Wright, in spite of poor engineering execution on many of his homes (the ones up north are often cold and leaky), he certainly was, and still is, the master of building homes that just seem to meld into the surrounding landscape.

Taliesin Taliesin-1 Taliesin-2

Sandi and Jack (and their daughter Hannah) took us around to different areas to show us views from neighborhoods being developed in the hills of Scottsdale. In one of the areas Avi yelled “STOP!” He had spotted this beautiful Accipiter perched on a small tree.


Let me preface all this by telling you we’re not experts at Hawk ID. And this was a fairly LARGE Accipiter. We knew it wasn’t a Sharp-shinned Hawk, but couldn’t wrap our heads around a Cooper’s being quite as large as this bird seemed to be. We hoped it was a Northern Goshawk, a bird we need for our life list.

Luckily, the hawk was very tolerant of our walking around her, snapping photos from all different angles.

When I got home, I posted the photos, asking for help. Help came from Peter Gustas, a hawk watcher and counter. He pointed out several field markings indicating she is a Cooper’s Hawk, rather than a Northern Goshawk. This is one of the things I love about birding – people more expert than you are always willing to help with ID’s and identification education.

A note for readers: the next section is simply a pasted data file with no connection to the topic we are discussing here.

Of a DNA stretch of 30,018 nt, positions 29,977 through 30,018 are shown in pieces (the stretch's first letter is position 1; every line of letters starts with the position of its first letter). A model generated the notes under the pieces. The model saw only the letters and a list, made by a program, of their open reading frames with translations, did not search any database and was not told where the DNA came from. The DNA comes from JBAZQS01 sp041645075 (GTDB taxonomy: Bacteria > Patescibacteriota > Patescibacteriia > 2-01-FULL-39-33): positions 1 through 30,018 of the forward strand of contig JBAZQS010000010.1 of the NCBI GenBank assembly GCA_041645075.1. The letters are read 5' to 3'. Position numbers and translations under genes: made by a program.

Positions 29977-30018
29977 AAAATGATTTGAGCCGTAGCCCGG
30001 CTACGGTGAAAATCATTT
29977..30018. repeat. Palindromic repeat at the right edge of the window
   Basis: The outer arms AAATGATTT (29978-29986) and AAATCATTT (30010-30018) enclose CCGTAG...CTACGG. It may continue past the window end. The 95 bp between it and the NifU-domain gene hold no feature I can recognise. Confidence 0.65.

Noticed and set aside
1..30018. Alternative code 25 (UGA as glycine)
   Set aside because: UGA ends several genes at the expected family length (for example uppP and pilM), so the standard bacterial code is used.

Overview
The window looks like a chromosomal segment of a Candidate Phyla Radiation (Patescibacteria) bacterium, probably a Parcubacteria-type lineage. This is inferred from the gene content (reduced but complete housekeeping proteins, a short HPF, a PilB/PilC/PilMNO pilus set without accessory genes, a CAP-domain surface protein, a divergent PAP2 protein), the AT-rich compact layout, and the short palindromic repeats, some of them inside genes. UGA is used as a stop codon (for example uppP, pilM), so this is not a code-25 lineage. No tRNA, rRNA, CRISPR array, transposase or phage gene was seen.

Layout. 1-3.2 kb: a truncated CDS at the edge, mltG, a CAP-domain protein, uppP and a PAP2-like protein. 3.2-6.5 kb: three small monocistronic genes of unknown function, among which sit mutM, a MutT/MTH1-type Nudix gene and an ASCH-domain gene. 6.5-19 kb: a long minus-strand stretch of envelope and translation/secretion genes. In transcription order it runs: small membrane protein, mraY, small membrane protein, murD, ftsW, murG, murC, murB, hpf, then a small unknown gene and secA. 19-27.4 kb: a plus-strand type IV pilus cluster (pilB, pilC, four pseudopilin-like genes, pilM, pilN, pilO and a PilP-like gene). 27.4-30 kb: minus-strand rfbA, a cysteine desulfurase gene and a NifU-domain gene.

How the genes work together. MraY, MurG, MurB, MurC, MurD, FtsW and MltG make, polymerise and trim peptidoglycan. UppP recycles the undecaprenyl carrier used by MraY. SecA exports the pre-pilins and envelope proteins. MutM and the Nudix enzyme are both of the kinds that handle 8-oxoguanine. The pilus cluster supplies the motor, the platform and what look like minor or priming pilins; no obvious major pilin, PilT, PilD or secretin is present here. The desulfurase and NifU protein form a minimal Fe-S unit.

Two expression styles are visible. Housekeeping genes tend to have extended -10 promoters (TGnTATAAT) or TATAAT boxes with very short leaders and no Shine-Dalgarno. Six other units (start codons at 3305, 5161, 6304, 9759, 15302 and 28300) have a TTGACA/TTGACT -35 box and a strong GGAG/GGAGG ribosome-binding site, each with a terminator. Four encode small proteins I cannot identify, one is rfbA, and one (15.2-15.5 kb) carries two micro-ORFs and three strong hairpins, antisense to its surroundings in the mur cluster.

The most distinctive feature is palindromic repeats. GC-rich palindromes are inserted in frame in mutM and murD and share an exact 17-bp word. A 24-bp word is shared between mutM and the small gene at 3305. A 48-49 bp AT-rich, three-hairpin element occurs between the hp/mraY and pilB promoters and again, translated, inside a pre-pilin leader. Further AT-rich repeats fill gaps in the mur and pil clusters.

Here’s another shot of our little lady. (I say lady because female accipiters are larger than males, and this lady, as I said before, was large).Hawk-3

Avi and I told Sandi and Jack that we needed to go where there was water to get any decent list of birds. We found that water (of course) near one of the area malls that was adjacent to a golf course. That’s when we really began seeing birds, albeit mainly waterfowl and shorebirds.

Hannah, their daughter really started enjoying the concept of birding at that point. Here were birds she could wrap her head around. They were moderately stationary, close-up, and had some color to them. So Avi spent some time teaching her how to use her binoculars and we both started helping her by telling her the birds’ names and how to identify them.